What all this means is that once the wind speed picks up, the rules of thumb become less effective and eventually, when the wind speed exceeds 20 knots, must be discarded. Instead, the focus should be directed toward achieving and keeping a low rode-to-bottom angle. The only way to do this is to let out more scope.
As simple as establishing scope seems to be, it is not as straightforward as it appears. We have seen many boats drag because of too little scope, but one memorable episode stands out in our minds. We were anchored in one of the well-protected coves that dot the Bahamian archipelago, waiting out a soon-to-come tropical depression, when another boat showed up. As we watched this solo young skipper lay out his two anchors, we were suspicious of the amount of rode he put out. Sure enough, when the wind reached about 30 knots, we noticed his boat dragging. He was having considerable difficulty retrieving his gear while simultaneously trying to keep his boat out of the shallows. Our offer to assist was met with an enthusiastic “yes,” and as we helped him recover his ground tackle, our suspicions were confirmed. Anchored in 10 feet of water, with 4 feet of freeboard, and 1.5 foot tides, his primary anchor—though big enough—had only about 50–60 feet of rode, while his second anchor had somewhat less. Since he had no other rope on board that could be used as rode, we combined his two separate rodes into one, and choosing a shallower location, got him re-anchored. This wasn’t ideal, but it was the best that could be done under the circumstances. Fortunately, in this protected cove, it was good enough.

To determine scope, the depth of water must be measured at the spot where the anchor is located, and nowhere else. Then, to this depth, add the distance from the water to the bow roller, hawsehole, or chock, plus any additional height that will be contributed by the tide. If conditions will become severe or be of a long duration, also include the depth that the anchor will become buried (a distance that can be considerable when the bottom is soft), the height of any storm surge, and because the boat will have to crest them, the height of the waves. Granted, a few of these factors may be difficult to ascertain accurately or they may seem insignificant, but they are all cumulative, which, if not allowed for, can result in a rode-to-bottom angle that exceeds the anchor’s ability to remain set.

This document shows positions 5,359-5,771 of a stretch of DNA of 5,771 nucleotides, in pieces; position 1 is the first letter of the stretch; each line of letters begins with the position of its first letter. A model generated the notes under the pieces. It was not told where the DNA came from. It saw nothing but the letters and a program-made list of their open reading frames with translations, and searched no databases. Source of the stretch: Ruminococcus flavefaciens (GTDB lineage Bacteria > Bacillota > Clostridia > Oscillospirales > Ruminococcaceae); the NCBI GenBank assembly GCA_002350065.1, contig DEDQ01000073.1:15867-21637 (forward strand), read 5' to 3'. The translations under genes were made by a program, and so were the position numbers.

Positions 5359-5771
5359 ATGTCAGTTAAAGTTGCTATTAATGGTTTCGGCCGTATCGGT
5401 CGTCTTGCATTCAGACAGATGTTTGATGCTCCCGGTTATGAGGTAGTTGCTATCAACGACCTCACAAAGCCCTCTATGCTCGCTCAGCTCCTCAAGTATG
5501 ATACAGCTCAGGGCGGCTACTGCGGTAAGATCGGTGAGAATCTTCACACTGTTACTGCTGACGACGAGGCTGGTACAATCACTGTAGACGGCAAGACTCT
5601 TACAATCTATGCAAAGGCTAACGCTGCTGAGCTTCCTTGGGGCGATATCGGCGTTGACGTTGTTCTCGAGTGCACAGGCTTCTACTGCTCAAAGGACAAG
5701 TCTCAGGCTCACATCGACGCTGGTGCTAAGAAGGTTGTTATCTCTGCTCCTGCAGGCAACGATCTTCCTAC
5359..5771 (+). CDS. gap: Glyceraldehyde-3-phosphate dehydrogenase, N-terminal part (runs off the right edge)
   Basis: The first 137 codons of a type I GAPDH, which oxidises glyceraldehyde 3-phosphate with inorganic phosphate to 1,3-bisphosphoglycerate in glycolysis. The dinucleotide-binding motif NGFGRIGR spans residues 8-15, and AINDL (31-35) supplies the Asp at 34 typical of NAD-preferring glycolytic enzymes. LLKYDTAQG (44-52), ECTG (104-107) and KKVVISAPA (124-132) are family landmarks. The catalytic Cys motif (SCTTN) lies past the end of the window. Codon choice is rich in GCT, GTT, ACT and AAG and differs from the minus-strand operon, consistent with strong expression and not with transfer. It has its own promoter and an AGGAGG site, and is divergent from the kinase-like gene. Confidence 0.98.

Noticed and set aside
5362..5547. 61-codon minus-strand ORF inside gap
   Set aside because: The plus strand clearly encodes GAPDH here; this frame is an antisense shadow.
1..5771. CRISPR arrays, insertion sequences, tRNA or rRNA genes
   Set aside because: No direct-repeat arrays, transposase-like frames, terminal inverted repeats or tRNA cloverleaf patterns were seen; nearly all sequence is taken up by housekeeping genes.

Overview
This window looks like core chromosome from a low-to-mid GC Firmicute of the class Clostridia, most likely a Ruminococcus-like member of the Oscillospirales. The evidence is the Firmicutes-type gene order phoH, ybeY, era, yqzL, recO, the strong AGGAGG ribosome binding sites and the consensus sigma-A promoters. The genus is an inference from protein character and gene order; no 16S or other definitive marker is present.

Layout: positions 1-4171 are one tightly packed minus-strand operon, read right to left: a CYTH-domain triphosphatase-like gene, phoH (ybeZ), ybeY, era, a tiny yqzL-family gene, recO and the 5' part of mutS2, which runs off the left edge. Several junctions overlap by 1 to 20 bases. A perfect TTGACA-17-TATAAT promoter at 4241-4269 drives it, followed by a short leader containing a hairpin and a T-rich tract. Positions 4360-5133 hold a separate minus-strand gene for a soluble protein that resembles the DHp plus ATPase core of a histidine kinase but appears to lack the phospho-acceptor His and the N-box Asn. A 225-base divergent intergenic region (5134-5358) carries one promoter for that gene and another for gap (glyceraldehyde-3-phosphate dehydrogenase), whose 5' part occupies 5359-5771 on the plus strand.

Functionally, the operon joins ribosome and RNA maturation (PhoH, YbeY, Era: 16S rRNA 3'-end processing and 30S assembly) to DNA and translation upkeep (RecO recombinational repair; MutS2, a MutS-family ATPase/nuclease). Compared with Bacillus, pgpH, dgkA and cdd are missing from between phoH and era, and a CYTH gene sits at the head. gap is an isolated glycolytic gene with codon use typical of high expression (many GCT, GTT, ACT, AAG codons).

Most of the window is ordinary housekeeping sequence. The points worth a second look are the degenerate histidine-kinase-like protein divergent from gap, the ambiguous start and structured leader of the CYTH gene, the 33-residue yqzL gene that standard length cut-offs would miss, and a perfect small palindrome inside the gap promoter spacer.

Some literature suggests that any scope beyond 8:1 doesn’t offer much additional advantage when anchoring. While this may be true geometrically, a scope of 8:1 only has a rode-to-bottom angle of approximately 8–9 degrees and as conditions become harsh, this rode-to-bottom angle may prove inadequate. Keeping the rode-to-bottom angle at or below 6 degrees, in other words, 10:1, or even 15:1, pays many dividends such as better holding, having some built-in extra scope in case of miscalculations, and peace-of-mind. These reasons justify building in some tolerance when calculating scope—it is better to err with too much scope, rather than too little.
Knowing how much scope to deploy is only half of the equation; knowing how much rode has been deployed is the other half. To fulfill the second half of this equation, simply place marks of some kind on the rode at pre-determined intervals, say every 25 feet.
During mild weather, when it is reasonable to employ the rules of thumb for scope, it is important not to be fooled into complacency. In spite of how calm it may be, high winds, often in the form of squalls that can develop quickly and show up unannounced, will often blow through an anchorage. To avoid getting caught short anytime the crew may not be able to let out more rode in a timely manner, such as when they are asleep, away from the boat, or otherwise preoccupied, preemptively set scope at a length that would not threaten the anchor’s ability to remain set should a 50-knot squall arrive. To us, this means setting out a minimum of 10:1 scope, even when using all-chain rode.